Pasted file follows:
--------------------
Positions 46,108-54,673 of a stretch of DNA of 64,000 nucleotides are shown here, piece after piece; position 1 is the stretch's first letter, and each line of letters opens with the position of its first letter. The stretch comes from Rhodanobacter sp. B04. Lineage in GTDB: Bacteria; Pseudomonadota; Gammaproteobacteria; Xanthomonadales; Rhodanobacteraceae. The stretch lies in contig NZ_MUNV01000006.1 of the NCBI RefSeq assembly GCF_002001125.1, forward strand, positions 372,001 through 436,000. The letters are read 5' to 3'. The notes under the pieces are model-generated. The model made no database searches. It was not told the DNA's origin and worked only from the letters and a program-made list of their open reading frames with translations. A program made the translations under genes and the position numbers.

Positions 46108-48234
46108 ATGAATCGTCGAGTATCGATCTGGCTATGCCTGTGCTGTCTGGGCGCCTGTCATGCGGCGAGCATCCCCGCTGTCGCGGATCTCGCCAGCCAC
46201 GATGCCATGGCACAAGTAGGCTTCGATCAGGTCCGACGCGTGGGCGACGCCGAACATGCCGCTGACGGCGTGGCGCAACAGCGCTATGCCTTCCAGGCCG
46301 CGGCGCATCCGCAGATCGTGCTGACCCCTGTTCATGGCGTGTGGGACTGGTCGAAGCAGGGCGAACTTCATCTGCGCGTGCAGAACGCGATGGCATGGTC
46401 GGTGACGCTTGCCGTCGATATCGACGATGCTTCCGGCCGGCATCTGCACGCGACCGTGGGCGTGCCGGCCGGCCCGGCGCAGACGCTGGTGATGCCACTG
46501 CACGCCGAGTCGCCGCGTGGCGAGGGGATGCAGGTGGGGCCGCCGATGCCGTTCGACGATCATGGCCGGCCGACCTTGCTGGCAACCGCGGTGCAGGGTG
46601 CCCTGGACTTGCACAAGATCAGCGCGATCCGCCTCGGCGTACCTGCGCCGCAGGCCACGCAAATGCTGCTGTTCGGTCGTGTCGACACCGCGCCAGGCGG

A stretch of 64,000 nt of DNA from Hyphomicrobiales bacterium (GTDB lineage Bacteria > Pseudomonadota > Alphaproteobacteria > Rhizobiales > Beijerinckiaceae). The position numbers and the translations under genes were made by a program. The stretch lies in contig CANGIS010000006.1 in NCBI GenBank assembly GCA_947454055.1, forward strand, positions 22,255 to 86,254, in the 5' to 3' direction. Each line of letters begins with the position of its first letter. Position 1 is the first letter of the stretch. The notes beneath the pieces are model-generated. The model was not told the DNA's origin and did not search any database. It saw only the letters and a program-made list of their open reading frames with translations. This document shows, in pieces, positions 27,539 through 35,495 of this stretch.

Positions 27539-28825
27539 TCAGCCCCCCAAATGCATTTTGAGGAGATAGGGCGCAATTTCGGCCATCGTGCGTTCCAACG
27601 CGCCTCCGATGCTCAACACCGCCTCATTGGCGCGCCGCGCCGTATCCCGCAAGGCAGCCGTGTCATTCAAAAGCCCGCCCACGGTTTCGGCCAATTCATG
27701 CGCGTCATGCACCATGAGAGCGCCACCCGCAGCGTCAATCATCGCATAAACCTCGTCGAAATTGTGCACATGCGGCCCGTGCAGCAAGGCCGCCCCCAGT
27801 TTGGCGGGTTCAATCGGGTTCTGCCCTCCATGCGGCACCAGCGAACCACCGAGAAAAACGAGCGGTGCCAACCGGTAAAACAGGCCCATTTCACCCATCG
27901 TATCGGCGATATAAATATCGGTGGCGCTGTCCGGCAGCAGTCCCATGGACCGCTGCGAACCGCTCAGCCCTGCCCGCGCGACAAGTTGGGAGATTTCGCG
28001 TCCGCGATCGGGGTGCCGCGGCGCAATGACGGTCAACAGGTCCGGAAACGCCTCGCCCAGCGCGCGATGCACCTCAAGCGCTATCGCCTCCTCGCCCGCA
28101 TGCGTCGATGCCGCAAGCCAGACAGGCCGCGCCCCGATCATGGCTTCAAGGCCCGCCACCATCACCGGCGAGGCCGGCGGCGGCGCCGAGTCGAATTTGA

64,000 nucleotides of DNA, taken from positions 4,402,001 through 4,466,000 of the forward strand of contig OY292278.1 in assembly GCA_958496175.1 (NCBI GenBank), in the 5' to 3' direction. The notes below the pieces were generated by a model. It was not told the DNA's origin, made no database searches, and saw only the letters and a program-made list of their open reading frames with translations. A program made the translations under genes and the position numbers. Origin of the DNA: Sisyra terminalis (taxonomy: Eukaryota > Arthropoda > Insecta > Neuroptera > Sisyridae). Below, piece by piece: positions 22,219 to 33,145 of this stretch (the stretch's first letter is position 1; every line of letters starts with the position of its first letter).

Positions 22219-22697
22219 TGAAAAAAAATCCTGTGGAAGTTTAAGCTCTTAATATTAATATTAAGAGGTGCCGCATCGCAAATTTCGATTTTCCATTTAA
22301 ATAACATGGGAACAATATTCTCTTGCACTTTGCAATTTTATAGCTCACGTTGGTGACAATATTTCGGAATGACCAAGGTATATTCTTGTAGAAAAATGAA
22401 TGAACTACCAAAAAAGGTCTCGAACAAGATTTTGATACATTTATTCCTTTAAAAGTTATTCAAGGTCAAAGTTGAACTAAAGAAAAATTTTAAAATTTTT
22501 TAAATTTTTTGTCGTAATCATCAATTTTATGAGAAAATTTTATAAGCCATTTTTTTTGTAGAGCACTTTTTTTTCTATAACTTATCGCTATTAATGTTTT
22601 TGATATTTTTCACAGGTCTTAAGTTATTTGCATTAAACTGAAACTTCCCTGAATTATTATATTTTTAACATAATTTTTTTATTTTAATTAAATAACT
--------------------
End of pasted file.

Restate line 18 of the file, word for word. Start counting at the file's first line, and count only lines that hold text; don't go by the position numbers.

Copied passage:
64,000 nucleotides of DNA, taken from positions 4,402,001 through 4,466,000 of the forward strand of contig OY292278.1 in assembly GCA_958496175.1 (NCBI GenBank), in the 5' to 3' direction. The notes below the pieces were generated by a model. It was not told the DNA's origin, made no database searches, and saw only the letters and a program-made list of their open reading frames with translations. A program made the translations under genes and the position numbers. Origin of the DNA: Sisyra terminalis (taxonomy: Eukaryota > Arthropoda > Insecta > Neuroptera > Sisyridae). Below, piece by piece: positions 22,219 to 33,145 of this stretch (the stretch's first letter is position 1; every line of letters starts with the position of its first letter).